Navigation Links
Intravenous gene therapy protects normal tissue of mice during whole-body radiation

therapy administered intravenously could be used as an agent to protect vital organs and tissues from the effects of ionizing radiation in the event of large-scale exposure from a radiological or nuclear bomb, according to an animal study presented today by University of Pittsburgh researchers at the 48th Annual Meeting of the American Society for Therapeutic Radiology and Oncology (ASTRO) in Philadelphia.

"Ionizing radiation can be extremely damaging to cells, tissues, organs and organ systems," said Joel S. Greenberger, M.D., professor and chairman department of radiation oncology, University of Pittsburgh School of Medicine. "In previous studies, we demonstrated that gene therapy can be both swallowed in pill form and inhaled through a nebulizer prior to radiation exposure to protect healthy tissues from damage. In this study, we found that the same therapy administered intravenously also offers protection during exposure to whole-body irradiation." Dr. Greenberger added that intravenous administration could potentially offer wide-reaching protection to the public in the event of a terrorist attack since experts believe a significant number of the population would die within 30 days of receiving a large dose of radiation to the entire body.

In the study, mice were used to test the protective effects of manganese superoxide dismutase plasmid liposome (MnSOD-PL) gene therapy on the bone marrow during whole-body irradiation. The researchers found that in a control group of mice that received an initial 9 Gy dose of radiation there was 80 percent survival at 30 days compared to 93.3 percent survival during the same length of time for an experimental group of mice that were injected with MnSOD-PL prior to irradiation. As the level of radiation exposure was increased, survival rates in the mice injected with MnSOD-PL prior to exposure increased significantly. For example, at 9.5 Gy, mice in the control group had a survival rate of 53 percent, while mic e in the experimental group had a survival rate of 87 percent. Following irradiation to 9.75 Gy, only 12.5 percent of the mice in the control group survived, while 75 percent of the MnSOD-PL group survived.

"Intravenous administration of gene therapy appears to prevent the damaging effects of radiation, suggesting it is a viable delivery method," said Dr. Greenberger. "Future clinical studies will tell us whether this therapy can protect people from the deadly effects of radiation."
'"/>

Source:University of Pittsburgh Medical Center


Related biology news :

1. Intravenous nanoparticle gene therapy shows activity in stage IV lung cancer
2. Adding Radiation Therapy To Chemotherapy Improves Survival In Patients With High-risk Breast Cancer
3. Columbia research lifts major hurdle to gene therapy for cancer
4. Combination therapy boosts effectiveness of telomere-directed cancer cell death
5. Gene therapy converts dead bone graft to new, living tissue
6. Study identifies predictors of HIV drug resistance in patients beginning triple therapy
7. New imaging method gives early indication if brain cancer therapy is effective, U-M study shows
8. Muscle-targeted gene therapy reverses rare muscular dystrophy in mice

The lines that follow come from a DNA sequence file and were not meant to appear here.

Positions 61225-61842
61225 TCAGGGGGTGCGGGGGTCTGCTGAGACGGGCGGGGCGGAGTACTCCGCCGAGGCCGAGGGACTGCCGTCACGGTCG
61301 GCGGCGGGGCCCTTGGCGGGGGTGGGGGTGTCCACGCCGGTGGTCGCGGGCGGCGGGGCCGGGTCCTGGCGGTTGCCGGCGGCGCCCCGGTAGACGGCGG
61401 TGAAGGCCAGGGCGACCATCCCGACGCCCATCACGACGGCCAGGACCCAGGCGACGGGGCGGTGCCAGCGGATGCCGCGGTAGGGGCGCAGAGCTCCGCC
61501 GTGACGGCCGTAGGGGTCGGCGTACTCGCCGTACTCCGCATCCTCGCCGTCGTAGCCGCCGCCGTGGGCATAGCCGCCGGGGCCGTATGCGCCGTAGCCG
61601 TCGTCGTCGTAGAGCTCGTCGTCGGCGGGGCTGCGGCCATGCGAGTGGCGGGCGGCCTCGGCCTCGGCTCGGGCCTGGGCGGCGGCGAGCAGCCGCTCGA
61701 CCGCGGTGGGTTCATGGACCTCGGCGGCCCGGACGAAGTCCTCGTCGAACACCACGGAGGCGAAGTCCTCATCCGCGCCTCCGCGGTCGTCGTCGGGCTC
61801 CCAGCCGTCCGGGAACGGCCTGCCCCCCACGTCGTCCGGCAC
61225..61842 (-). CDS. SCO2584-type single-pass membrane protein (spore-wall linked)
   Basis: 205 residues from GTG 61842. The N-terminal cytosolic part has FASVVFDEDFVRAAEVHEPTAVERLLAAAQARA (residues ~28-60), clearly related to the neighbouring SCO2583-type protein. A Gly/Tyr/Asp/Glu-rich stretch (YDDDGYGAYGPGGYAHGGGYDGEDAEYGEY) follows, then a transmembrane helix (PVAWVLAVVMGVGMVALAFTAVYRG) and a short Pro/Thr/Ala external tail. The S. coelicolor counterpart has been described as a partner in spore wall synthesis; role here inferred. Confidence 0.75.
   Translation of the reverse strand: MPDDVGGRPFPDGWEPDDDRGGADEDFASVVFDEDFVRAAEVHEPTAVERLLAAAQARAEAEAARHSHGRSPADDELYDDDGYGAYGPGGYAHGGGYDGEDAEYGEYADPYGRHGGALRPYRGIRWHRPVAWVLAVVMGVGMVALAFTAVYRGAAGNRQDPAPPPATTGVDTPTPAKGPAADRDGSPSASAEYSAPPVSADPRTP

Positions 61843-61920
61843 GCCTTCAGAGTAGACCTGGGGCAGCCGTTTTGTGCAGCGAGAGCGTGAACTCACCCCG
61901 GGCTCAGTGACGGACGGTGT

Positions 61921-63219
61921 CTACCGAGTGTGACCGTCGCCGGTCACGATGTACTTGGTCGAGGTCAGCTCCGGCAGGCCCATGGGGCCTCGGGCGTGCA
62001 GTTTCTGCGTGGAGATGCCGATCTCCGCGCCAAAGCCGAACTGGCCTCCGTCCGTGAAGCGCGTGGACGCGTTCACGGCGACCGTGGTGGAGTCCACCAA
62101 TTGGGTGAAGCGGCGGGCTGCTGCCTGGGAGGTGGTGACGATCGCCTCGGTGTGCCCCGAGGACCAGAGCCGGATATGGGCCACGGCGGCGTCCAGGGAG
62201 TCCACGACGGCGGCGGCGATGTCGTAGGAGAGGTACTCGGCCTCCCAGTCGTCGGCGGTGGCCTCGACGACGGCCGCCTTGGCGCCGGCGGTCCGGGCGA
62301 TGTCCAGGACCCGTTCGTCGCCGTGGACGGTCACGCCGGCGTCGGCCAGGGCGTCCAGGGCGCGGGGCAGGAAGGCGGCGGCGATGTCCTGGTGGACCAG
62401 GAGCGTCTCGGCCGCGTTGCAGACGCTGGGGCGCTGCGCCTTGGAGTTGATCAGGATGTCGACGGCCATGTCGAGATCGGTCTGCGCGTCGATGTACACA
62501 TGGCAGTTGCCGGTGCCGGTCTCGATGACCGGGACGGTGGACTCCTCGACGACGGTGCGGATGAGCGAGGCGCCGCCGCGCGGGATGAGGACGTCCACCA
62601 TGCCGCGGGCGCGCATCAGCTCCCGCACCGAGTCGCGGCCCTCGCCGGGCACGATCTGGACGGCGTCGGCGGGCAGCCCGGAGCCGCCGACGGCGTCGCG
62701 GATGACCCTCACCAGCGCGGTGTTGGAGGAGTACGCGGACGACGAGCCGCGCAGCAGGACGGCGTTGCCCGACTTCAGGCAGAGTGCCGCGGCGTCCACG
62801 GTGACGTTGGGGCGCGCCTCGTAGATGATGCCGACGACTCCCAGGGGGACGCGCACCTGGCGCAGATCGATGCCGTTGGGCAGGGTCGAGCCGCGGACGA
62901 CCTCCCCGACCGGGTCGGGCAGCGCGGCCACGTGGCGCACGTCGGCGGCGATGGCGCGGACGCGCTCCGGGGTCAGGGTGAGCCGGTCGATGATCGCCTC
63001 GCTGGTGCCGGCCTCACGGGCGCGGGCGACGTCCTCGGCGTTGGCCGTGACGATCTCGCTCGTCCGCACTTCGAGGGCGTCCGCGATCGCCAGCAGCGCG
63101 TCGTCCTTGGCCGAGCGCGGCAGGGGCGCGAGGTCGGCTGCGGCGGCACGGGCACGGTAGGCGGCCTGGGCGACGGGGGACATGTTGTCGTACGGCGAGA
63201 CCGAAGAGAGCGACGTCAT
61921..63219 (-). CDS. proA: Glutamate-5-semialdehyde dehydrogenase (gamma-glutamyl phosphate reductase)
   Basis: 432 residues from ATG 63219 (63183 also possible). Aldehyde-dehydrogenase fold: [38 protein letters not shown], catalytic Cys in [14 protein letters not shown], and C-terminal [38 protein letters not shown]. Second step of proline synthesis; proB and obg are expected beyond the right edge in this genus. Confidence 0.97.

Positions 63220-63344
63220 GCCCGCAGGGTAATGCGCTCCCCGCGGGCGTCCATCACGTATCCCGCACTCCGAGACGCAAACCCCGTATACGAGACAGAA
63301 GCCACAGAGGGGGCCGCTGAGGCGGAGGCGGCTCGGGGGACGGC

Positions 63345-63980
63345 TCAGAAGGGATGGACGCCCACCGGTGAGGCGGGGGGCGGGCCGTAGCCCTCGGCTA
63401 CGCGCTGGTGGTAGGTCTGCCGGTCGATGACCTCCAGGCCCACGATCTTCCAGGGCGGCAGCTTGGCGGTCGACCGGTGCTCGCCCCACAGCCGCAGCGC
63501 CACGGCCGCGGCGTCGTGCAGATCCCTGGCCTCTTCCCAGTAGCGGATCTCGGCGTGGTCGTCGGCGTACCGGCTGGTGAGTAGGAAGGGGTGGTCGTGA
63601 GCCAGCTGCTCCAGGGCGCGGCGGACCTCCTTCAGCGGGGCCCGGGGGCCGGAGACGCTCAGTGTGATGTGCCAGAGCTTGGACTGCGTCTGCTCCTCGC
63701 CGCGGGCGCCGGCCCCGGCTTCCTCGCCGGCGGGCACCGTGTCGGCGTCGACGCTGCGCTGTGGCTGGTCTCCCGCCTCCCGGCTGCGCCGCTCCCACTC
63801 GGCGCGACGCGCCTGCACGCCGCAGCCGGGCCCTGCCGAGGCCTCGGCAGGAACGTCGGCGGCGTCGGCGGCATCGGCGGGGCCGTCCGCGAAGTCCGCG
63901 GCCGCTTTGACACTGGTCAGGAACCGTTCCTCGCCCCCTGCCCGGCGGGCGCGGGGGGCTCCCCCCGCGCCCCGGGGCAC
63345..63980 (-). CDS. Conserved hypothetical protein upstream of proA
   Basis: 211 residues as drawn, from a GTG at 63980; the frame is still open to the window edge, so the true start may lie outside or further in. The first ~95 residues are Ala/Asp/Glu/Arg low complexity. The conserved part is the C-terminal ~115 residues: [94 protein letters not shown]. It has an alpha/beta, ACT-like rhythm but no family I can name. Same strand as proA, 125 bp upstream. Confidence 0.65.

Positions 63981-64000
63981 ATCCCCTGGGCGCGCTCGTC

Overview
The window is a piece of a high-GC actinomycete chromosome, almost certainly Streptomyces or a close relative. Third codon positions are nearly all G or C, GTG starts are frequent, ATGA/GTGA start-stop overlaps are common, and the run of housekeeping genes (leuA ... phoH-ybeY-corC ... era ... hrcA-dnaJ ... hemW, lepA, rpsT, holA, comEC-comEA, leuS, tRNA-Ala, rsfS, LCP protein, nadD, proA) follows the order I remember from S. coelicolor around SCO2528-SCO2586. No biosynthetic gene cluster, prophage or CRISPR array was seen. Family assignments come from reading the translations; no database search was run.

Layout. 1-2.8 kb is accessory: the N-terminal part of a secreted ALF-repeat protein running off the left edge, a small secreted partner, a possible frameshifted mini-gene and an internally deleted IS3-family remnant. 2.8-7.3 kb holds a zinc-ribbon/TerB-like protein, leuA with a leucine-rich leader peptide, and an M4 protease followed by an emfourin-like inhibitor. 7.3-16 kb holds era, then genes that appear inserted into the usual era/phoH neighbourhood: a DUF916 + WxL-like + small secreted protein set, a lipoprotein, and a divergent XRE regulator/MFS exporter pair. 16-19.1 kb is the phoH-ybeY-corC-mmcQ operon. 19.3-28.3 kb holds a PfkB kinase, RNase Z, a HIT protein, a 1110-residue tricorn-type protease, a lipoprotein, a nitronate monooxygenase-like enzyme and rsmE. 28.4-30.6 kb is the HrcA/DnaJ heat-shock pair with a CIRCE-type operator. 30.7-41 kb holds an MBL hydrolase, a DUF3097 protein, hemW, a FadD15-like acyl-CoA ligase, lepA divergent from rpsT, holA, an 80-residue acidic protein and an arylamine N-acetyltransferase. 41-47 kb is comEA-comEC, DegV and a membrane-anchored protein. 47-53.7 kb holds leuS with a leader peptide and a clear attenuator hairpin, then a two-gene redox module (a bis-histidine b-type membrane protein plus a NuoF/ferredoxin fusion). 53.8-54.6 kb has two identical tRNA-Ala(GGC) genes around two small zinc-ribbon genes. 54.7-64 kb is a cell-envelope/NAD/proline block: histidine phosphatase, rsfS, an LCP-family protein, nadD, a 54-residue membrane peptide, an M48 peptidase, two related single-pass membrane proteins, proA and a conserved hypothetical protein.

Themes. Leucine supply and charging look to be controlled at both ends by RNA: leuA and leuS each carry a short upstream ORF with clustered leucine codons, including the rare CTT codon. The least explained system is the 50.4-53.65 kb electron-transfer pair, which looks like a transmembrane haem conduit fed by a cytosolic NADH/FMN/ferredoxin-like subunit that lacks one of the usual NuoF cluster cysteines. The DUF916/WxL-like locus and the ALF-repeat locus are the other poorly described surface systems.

9. New therapy for HIV/AIDS eliminates needles and excessive toxicity
10. New Treatment Rivals Chemotherapy For Lymphoma, Study Finds
11. Gene therapy for Parkinsons disease moves forward in animals

Post Your Comments:
*Name:
*Comment:
*Email:


(Date:4/26/2016)... LONDON , April 26, 2016 /PRNewswire/ ... Systems, a product subsidiary of Infosys (NYSE: ... partnership to integrate the Onegini mobile security platform ... http://photos.prnewswire.com/prnh/20151104/283829LOGO ) The integration ... security to access and transact across channels. Using ...
(Date:4/15/2016)... April 15, 2016  A new partnership announced ... accurate underwriting decisions in a fraction of the ... priced and high-value life insurance policies to consumers ... With Force Diagnostics, rapid testing (A1C, Cotinine ... readings (blood pressure, weight, pulse, BMI, and activity ...
(Date:4/13/2016)...  IMPOWER physicians supporting Medicaid patients in ... standard in telehealth thanks to a new partnership with ... IMPOWER patients can routinely track key health measurements, such ... and, when they opt in, share them with IMPOWER ... local retail location at no cost. By leveraging this ...
Breaking Biology News(10 mins):
(Date:6/24/2016)... DIEGO , June 24, 2016 ... more sensitively detects cancers susceptible to PARP inhibitors ... circulating tumor cells (CTCs). The new test has ... HRD-targeted therapeutics in multiple cancer types. ... targeting DNA damage response pathways, including PARP, ATM, ...
(Date:6/23/2016)... ... June 23, 2016 , ... ... announce the launch of their brand, UP4™ Probiotics, into Target stores nationwide. The ... is proud to add Target to its list of well-respected retailers. This list ...
(Date:6/23/2016)... , June 23, 2016 Houston Methodist ... the Cy-Fair Sports Association to serve as their ... agreement, Houston Methodist Willowbrook will provide sponsorship support, ... connectivity with association coaches, volunteers, athletes and families. ... the Cy-Fair Sports Association and to bring Houston ...
(Date:6/23/2016)... FRANCISCO , June 23, 2016   EpiBiome ... has secured $1 million in debt financing from Silicon ... ramp up automation and to advance its drug development ... its new facility. "SVB has been an ... beyond the services a traditional bank would provide," said ...
Breaking Biology Technology: